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PennDOT makes sure roads are top-notch: Leslie Richards

Posted 12/20/17

The Wolf administration is taking seriously its responsibility to care for the transportation assets used by Pennsylvanians every day.

Whether it’s improving pedestrian safety on a major …

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PennDOT makes sure roads are top-notch: Leslie Richards

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The Wolf administration is taking seriously its responsibility to care for the transportation assets used by Pennsylvanians every day.

Whether it’s improving pedestrian safety on a major corridor, resurfacing a rural roadway or replacing an old bridge, we’re aiming to improve safety and mobility for all users.

As we transition from construction season into winter operations, I wanted to update the public on what the Pennsylvania Department of Transportation has delivered this year on your behalf.

This year, through the end of October, roughly 2,100 urban and rural roadway miles were paved. In fact, nearly 1,500 of these paved miles are on roads seeing an average of fewer than 5,000 vehicles daily.

We also put out contracts to preserve, repair, and replace more than 450 state-owned bridges and 18 locally owned bridges, and completed 20 bridge projects with department forces.

In the PennDOT region including Adams, Cumberland, Dauphin, Franklin, Lancaster, Lebanon, Perry and York counties, 234 state road miles were paved and 53 bridges were repaired or replaced.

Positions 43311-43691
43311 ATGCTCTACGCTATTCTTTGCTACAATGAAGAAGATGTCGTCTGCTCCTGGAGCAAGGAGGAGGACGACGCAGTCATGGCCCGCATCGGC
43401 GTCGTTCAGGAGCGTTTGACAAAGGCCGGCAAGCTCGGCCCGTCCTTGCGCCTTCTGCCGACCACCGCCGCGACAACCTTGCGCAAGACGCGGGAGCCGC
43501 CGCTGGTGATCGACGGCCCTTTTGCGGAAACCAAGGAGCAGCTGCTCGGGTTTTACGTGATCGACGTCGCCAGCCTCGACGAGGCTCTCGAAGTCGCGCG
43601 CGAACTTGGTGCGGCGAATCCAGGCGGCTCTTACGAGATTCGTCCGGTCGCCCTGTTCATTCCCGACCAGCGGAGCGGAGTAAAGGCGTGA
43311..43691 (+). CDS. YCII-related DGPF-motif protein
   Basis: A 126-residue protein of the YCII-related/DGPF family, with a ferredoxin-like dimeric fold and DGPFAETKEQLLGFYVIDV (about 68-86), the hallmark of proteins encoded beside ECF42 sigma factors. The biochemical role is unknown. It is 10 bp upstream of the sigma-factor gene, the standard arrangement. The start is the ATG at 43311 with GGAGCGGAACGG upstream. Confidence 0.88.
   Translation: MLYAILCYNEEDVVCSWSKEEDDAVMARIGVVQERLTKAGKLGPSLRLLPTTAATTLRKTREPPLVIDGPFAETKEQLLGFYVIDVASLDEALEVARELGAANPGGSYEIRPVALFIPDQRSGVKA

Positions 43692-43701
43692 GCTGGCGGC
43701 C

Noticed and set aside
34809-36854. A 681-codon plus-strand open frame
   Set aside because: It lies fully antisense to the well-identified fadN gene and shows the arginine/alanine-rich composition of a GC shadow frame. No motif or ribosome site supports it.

Communities across the state can expect even more progress, especially on lower-volume roadways and interstates, due to a program that Gov. Tom Wolf and I announced earlier this year. The Road Maintenance and Preservation, or Road MaP program, dedicates sorely needed investments in roadway maintenance and our interstates.

The total Road MaP program, $2.1 billion through the 2027-28 fiscal year, will go toward critical highway and bridge projects completed by PennDOT staff and our private sector partners. This program will benefit roads and bridges across the state, but here are examples of what $2.1 billion would translate into if it were fully allocated to one of three categories: paving nearly 21,000 miles of low-volume roadway; paving 2,100 miles of two-lane interstate; or 1,050 bridge projects worth $2 million.

These are just one year’s examples of how we’re putting Act 89 — the state’s landmark, bipartisan transportation funding plan — to work. As of mid-November, nearly 3,000 projects have been completed or are underway that were accelerated or made possible by Act 89. More than 4,200 projects are on our four-year and 12-year plans.

At a time when many areas of the nation are struggling with how to make much needed investments in transportation, Gov. Wolf has reinforced our commitment to improving pavement smoothness and tackling our long-standing challenge of many bridges in desperate need of repair. We have cut the number of these so-called structurally deficient bridges from a high of 6,034 in 2008 to 3,280 as of October.

I’m very proud of what PennDOT is accomplishing, and I reinforce our commitment to improving the public’s mobility and quality of life as we enhance our large and critical transportation system.

Leslie Richards is the PennDOT secretary.

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